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Am J Physiol. 1993 Feb;264(2 Pt 2):H433-40.

Effects of afterload and heart rate on NAD(P)H redox state in the isolated rabbit heart.

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Laboratory of Cardiac Energetics, National Heart, Lung, and Blood Institute, National Institutes of Health, Bethesda, Maryland 20892.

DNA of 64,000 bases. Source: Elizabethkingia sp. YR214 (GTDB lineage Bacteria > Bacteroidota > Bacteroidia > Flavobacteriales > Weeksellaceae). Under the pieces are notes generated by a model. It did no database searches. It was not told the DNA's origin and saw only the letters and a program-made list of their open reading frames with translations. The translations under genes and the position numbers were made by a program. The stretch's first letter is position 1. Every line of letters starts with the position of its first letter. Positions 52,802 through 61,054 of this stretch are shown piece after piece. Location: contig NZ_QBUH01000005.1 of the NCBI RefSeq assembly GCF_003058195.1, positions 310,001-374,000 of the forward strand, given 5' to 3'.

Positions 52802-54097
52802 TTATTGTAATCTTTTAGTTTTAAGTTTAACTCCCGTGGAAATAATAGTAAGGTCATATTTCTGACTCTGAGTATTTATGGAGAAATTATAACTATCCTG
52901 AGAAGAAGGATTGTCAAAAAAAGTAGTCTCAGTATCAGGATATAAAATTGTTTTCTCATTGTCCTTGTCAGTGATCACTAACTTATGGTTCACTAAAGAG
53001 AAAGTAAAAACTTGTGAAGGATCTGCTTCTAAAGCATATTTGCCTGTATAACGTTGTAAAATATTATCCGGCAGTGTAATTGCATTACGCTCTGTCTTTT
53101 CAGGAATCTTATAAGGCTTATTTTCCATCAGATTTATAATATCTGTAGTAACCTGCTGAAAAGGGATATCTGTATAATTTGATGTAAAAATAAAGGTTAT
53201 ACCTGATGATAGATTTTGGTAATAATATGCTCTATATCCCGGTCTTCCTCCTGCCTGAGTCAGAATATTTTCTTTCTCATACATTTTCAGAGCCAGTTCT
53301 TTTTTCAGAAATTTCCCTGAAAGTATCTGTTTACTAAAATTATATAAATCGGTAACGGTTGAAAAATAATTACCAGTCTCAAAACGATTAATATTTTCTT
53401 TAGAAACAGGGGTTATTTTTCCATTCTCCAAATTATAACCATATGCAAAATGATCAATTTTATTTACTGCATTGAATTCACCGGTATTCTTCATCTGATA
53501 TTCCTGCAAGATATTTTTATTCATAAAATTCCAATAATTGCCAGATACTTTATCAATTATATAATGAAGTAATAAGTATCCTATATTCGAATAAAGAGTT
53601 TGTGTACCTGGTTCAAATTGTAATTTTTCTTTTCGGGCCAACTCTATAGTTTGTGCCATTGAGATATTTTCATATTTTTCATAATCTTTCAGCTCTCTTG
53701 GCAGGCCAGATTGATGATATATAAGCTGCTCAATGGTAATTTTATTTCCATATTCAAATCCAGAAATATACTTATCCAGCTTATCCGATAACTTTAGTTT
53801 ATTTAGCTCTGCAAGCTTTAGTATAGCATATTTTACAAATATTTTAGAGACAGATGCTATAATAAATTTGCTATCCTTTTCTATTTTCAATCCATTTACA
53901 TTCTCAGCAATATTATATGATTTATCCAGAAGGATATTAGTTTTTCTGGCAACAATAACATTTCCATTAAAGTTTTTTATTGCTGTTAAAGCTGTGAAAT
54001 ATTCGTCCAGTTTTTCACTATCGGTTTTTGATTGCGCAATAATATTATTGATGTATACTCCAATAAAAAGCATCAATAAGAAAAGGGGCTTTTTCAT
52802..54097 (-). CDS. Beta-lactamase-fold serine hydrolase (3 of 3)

NAD(P)H redox state was monitored using surface fluorescence in isolated, normothermic, working rabbit hearts under conditions of limited substrate (glucose alone) and abundant substrate (glucose + lactate). To alter work, afterload was varied between 75 and 150 cmH2O or heart rate was increased in steps until no further increase in myocardial oxygen consumption (MVO2) occurred. Alterations in afterload did not cause a significant change in NAD(P)H fluorescence. Progressive increases in heart rate did not alter NAD(P)H emission until MVO2 began to decline (approximately 300 beats/min), ventricular performance decompensated, and there was evidence of ischemia, at which time NAD(P)H fluorescence increased. Although the addition of 3 mM lactate to the perfusate resulted in a rapid increase in NAD(P)H fluorescence, NAD(P)H fluorescence still did not respond to altered workload. The results suggest that NAD(P)H redox state is not the primary stimulus for increased myocardial respiration secondary to tachycardia or afterload. However, despite increased rates of cardiac work, NAD(P)H was maintained at a relatively stable level, suggesting that reducing equivalent supply to the electron transport chain increases in parallel with increased MVO2.

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